Ooi CG, Walsh CA, Gallagher JA, Fraser WD (2000) Absence of measles virus and canine distemper virus transcripts in long-term bone marrow cultures from patients with Paget’s disease of bone. Bone 27:417–421PubMedCrossRefGoogle Scholar
  146. 146.
    Nuovo MA, Nuovo GJ, MacConnell P, Forde A, Steiner GC (1992) In situ analysis of Paget’s disease of bone for measles-specific PCR-amplified cDNA. Diagn Mol Pathol 1:256–265PubMedGoogle Scholar
  147. 147.
    Friedrichs WE, Reddy SV, Bruder JM, Cundy T, Cornish J, Singer FR, Roodman GD (2002) Sequence analysis of measles virus nucleocapsid transcripts in patients with Paget’s disease. J Bone Miner Res 17:145–151PubMedCrossRefGoogle Scholar
  148. 148.
    Matthews BG, Afzal MA, Minor PD, Bava U, Callon KE, Pitto RP, Cundy T, Cornish J, Reid IR, Naot D (2008) Failure to detect measles virus RNA in bone cells from patients with Paget’s disease. J Clin Endocrinol Metab 93:1398–1401PubMedCrossRefGoogle Scholar
  149. 149.
    Mee AP, May C, Bennett D, Sharpe PT (1995) Generation of multinucleated osteoclast-like cells from canine bone marrow: effects of canine distemper virus. Bone 17:47–55PubMedCrossRefGoogle Scholar
  150. 150.
    Reddy SV, Kurihara N, Menaa C, Landucci G, Forthal D, Koop BA, Windle JJ, Roodman GD (2001) Osteoclasts formed by measles virus-infected osteoclast precursors from hCD46 transgenic mice express characteristics of pagetic osteoclasts. Endocrinology 142:2898–2905PubMedCrossRefGoogle Scholar
  151. 151.
    Kurihara N, Reddy SV, Menaa C, Anderson D, Roodman GD (2000) Osteoclasts expressing the measles virus nucleocapsid gene display a pagetic phenotype. J Clin Invest 105:607–614PubMedCrossRefGoogle Scholar
  152. 152.
    Kurihara N, Hiruma Y, Yamana K, Michou L, Rousseau C, Morissette J, Galson DL, Teramachi J, Zhou H, Dempster DW, Windle JJ, Brown JP, Roodman GD (2011) Contributions of the measles virus nucleocapsid gene and the SQSTM1/p62(P392L) mutation to Paget’s disease. Cell Metab 13:23–34PubMedCrossRefGoogle Scholar
  153. 153.
    Kurihara N, Zhou H, Reddy SV, Garcia Palacios V, Subler MA, Dempster DW, Windle JJ, Roodman GD (2006) Expression of measles virus nucleocapsid protein in osteoclasts induces Paget’s disease-like bone lesions in mice. J Bone Miner Res 21:446–455PubMedCrossRefGoogle Scholar
  154. 154.
    Ruddle NH, Li CB, Horne WC, Santiago P, Troiano N, Jay G, Horowitz Baron R (1993) Mice transgenic for HTLV-I LTR-tax exhibit tax expression in bone, skeletal alterations, and high bone turnover. Virology 197:196–204PubMedCrossRefGoogle Scholar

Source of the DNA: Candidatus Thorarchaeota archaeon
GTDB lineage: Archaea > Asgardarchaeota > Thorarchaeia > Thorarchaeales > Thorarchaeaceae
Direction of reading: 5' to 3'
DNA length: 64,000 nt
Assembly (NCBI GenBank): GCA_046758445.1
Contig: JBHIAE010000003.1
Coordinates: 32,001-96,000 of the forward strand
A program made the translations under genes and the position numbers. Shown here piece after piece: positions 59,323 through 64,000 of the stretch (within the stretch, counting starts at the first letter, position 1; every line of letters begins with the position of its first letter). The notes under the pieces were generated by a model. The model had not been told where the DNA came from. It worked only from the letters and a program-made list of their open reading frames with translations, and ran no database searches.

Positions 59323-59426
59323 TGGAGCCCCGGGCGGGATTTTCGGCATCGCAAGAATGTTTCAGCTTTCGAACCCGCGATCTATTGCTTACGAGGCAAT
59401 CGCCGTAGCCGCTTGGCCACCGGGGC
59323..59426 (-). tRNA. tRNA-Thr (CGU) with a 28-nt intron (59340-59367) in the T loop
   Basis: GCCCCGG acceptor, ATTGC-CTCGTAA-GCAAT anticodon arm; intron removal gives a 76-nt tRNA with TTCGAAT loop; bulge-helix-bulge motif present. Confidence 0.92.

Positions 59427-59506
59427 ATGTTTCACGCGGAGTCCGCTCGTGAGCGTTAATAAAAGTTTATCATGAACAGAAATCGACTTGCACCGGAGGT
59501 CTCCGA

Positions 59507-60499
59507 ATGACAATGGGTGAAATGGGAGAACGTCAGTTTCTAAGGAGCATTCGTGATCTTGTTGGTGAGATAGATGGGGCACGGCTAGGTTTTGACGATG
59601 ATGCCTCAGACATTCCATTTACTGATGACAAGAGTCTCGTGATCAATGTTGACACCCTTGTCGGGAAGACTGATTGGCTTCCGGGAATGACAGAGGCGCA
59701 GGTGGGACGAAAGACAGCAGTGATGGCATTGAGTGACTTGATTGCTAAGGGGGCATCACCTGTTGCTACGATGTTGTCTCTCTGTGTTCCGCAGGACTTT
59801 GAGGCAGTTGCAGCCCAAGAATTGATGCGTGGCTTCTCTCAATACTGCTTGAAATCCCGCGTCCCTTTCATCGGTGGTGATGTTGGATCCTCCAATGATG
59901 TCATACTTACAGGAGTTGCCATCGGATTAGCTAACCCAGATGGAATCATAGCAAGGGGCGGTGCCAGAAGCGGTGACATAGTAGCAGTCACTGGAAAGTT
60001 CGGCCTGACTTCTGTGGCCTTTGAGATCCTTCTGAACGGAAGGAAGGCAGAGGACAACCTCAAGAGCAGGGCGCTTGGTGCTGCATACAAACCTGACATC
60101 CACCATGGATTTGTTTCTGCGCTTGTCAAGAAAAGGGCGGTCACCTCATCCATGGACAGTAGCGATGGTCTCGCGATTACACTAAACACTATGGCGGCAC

155. 155.
    Hiruma Y, Kurihara N, Subler MA, Zhou H, Boykin CS, Zhang H, Ishizuka S, Dempster DW, Roodman GD, Windle JJ (2008) A SQSTM1/p62 mutation linked to Paget’s disease increases the osteoclastogenic potential of the bone microenvironment. Hum Mol Genet 17:3708–3719PubMedCrossRefGoogle Scholar
  156. 156.
    Custer SK, Neumann M, Lu H, Wright AC, Taylor JP (2010) Transgenic mice expressing mutant forms VCP/p97 recapitulate the full spectrum of IBMPFD including degeneration in muscle, brain and bone. Hum Mol Genet 19:1741–1755PubMedCrossRefGoogle Scholar
  157. 157.
    Rea SL, Walsh JP, Ward L, Magno AL, Ward BK, Shaw B, Layfield R, Kent GN, Xu J, Ratajczak T (2009) Sequestosome 1 mutations in Paget’s disease of bone in Australia: prevalence, genotype/phenotype correlation and a novel non-UBA domain mutation (P364S) associated with increased NF-kappaB signaling without loss of ubiquitin-binding. J Bone Miner Res 24:1216–1223PubMedCrossRefGoogle Scholar
  158. 158.
    Johnson-Pais TL, Wisdom JH, Weldon KS, Cody JD, Hansen MF, Singer FR, Leach RJ (2003) Three novel mutations in SQSTM1 identified in familial Paget’s disease of bone. J Bone Miner Res 18:1748–1753PubMedCrossRefGoogle Scholar
  159. 159.
    Falchetti A, Di Stefano M, Marini F, Del Monte F, Mavilia C, Strigoli D, De Feo ML, Isaia G, Masi L, Amedei A, Cioppi F, Ghinoi V, Maddali Bongi S, Di Fede G, Sfrerrazza C, Rini GB, Melchiorre D, Matucci-Cerenic M, Brandi ML (2004) Two novel mutations at exon 8 of Sequestosome 1 gene (SQSTM1) in an Italian series of patients affected by Paget’s disease of bone (PDB). J Bone Miner Res 19:1013–1017PubMedCrossRefGoogle Scholar
  160. 160.
    Hocking LJ, Lucas GJA, Daroszewska A, Cundy T, Nicholson GC, Donath J, Walsh JP, Finlayson C, Cavey JR, Ciani B, Sheppard PW, Searle MS, Layfield R, Ralston SH (2004) Novel UBA domain mutations of SQSTM1 in Paget’s disease of bone: genotype–phenotype correlation, functional analysis and structural consequences. J Bone Miner Res 19:1122–1127PubMedCrossRefGoogle Scholar

Copyright information

© Springer Science+Business Media, LLC 2012

Authors and Affiliations

  1. 1.Rheumatic Diseases Unit, Molecular Medicine Centre, Western General HospitalUniversity of EdinburghEdinburghUK
  2. 2.School of Biomedical SciencesUniversity of NottinghamNottinghamUK

Personalised recommendations